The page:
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away, was found to be to leeward (S3) of the enemy's line; the Couronne (C) being on her weather bow. The fact was pointed out by Rodney to the captain of the ship, Walter Young, who was then in the lee gangway. Young, going over to look for himself, saw that it was so, and that the Yarmouth, 64, had hauled off to windward, where she lay with her main and mizzen topsails aback. Signals were then made to her, and to the Cornwall, 74, to come to closer engagement, they both being on the weather bow of the flagship.

De Guichen, recognising this state of affairs, then or a little later, attributed it to the deliberate purpose of the British Admiral to break his line. It does not appear that Rodney so intended. His tactical idea was to concentrate his whole fleet on the French rear and centre, but there is no indication that he now aimed at breaking the line. De Guichen so construing it, however, gave the signal to wear together, away from the British line. The effect of this, in any event, would have been to carry his fleet somewhat to leeward; but with ships more or less crippled, taking therefore greater room to manoeuvre, and with the exigency of reforming the line upon them, the tendency was exaggerated. The movement which the French called wearing together was therefore differently interpreted by Rodney. "The action in the centre continued till 4.15 P.m., when M. de Guichen, in the Couronne, the Triomphant, and the Fendant, after engaging the Sandwich for an hour and a half, bore away. The superiority of fire from the Sandtoich, and the gallant behavior of the officers and men, enabled her to sustain so unequal a combat; though before attacked by them, she had beat three ships out of their line of battle, had entirely broke it, and was to leeward of the French Admiral." Possibly the French accounts, if they were not so very meagre, might dispute this prowess of the flagship; but there can be no doubt that Rodney had set an example, which, had it been followed by all, would have made this engagement memorable, if not decisive. He reported that the captains, with very few exceptions, had placed their ships improperly (cc). The Sandivich had eighty shot in her hull, had lost her foremast and mainyard, and had fired 3288 rounds, an average of 73 to each gun of the broadside engaged. Three of her hits being below the water line, she was kept afloat with difficulty during the next twenty-four hours. With the wearing of the French the battle ceased.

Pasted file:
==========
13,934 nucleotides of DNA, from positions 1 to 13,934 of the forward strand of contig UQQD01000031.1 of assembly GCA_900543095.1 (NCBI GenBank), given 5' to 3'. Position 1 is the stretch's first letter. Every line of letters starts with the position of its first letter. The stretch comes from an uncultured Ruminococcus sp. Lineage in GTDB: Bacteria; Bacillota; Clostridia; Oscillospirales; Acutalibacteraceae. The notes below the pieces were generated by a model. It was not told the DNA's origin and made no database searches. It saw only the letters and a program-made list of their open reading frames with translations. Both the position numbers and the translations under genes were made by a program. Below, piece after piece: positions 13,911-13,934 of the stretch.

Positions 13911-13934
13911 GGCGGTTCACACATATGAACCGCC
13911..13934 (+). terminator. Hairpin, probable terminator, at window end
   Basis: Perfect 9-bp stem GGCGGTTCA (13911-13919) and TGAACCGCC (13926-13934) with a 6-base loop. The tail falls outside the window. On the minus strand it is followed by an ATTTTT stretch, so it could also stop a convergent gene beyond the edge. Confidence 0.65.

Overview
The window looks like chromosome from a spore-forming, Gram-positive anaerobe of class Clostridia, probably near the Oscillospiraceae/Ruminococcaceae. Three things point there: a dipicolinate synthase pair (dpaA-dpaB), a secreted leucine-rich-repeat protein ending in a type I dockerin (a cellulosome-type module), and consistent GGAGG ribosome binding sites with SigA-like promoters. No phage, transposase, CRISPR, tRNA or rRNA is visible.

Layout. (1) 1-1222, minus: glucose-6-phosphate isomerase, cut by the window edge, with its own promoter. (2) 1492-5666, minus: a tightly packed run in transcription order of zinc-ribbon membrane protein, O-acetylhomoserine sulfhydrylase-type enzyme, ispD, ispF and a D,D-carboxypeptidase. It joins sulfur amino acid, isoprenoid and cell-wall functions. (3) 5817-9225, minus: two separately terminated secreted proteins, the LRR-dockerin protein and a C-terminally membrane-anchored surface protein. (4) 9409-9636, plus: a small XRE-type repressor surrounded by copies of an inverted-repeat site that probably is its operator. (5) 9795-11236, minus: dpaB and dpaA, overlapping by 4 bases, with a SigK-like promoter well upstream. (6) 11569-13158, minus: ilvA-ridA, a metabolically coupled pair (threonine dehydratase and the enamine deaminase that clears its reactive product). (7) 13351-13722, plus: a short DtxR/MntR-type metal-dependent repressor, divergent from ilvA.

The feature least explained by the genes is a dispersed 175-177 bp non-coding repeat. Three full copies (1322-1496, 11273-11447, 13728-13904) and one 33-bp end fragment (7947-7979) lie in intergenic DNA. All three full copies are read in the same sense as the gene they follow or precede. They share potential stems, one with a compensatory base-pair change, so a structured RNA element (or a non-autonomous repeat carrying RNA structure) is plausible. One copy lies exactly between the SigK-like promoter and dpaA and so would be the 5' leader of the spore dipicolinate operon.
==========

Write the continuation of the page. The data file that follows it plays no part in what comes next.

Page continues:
In the advantage offered by the enemy, whose order was too greatly extended, and in his own plan of attack, Rodney always considered this action of April 17th, 1780, to have been the great opportunity of his life; and his wrath was bitter against those by whose misconduct he conceived it had been frustrated. "The French admiral, who appeared to me to be a brave and gallant officer, had the honour to be nobly supported during the whole action. It is with concern inexpressible, mixed with indignation, that the duty I owe my sovereign and my country obliges me to acquaint your Lordships that during the action between the French fleet, on the 17th inst, and his Majesty's, the British flag was not properly supported." Divided as the Navy was then into factions, with their hands at each other's throats or at the throat of the Admiralty, the latter thought it more discreet to suppress this paragraph, allowing to appear only the negative stigma of the encomium upon the French officers, unaccompanied by any upon his own. Rodney, however, in public and private letters did not conceal his feelings; and the censure found its way to the ears of those concerned. Subsequently, three months after the action, in a public letter, he bore testimony to the excellent conduct of five of the captains, Walter Young, of the flagship, George Bowyer of the Albion, John Douglas of the Terrible, John Houlton of the Montagu, and A. J. P. Molloy 1 of the Trident. "To them I have given certificates, under my hand," "free and unsolicited." Beyond these, "no consideration in life would induce" him to go; and the two junior flag-officers were implicitly condemned in the words, "to inattention to signals, both in the van and rear divisions, is to be attributed the loss of that glorious opportunity (perhaps never to be recovered) of terminating the naval contest in these seas." These junior admirals were Hyde Parker and Rowley; the latter the same who had behaved, not only so gallantly, but with such unusual initiative, in Byron's engagement. A singular incident in this case led him to a like independence of action, which displeased Rodney. The Montagu, of his division, when closing the French line, wore against the helm, and could only be brought into action on the wrong (port) tack. Immediately upon this, part of the French rear also wore, and Rowley followed them of his own motion. Being called to account by Rodney, he stated the facts, justifying the act by the order that "the greatest impression was to be made on the enemy's rear." Both parties soon wore back.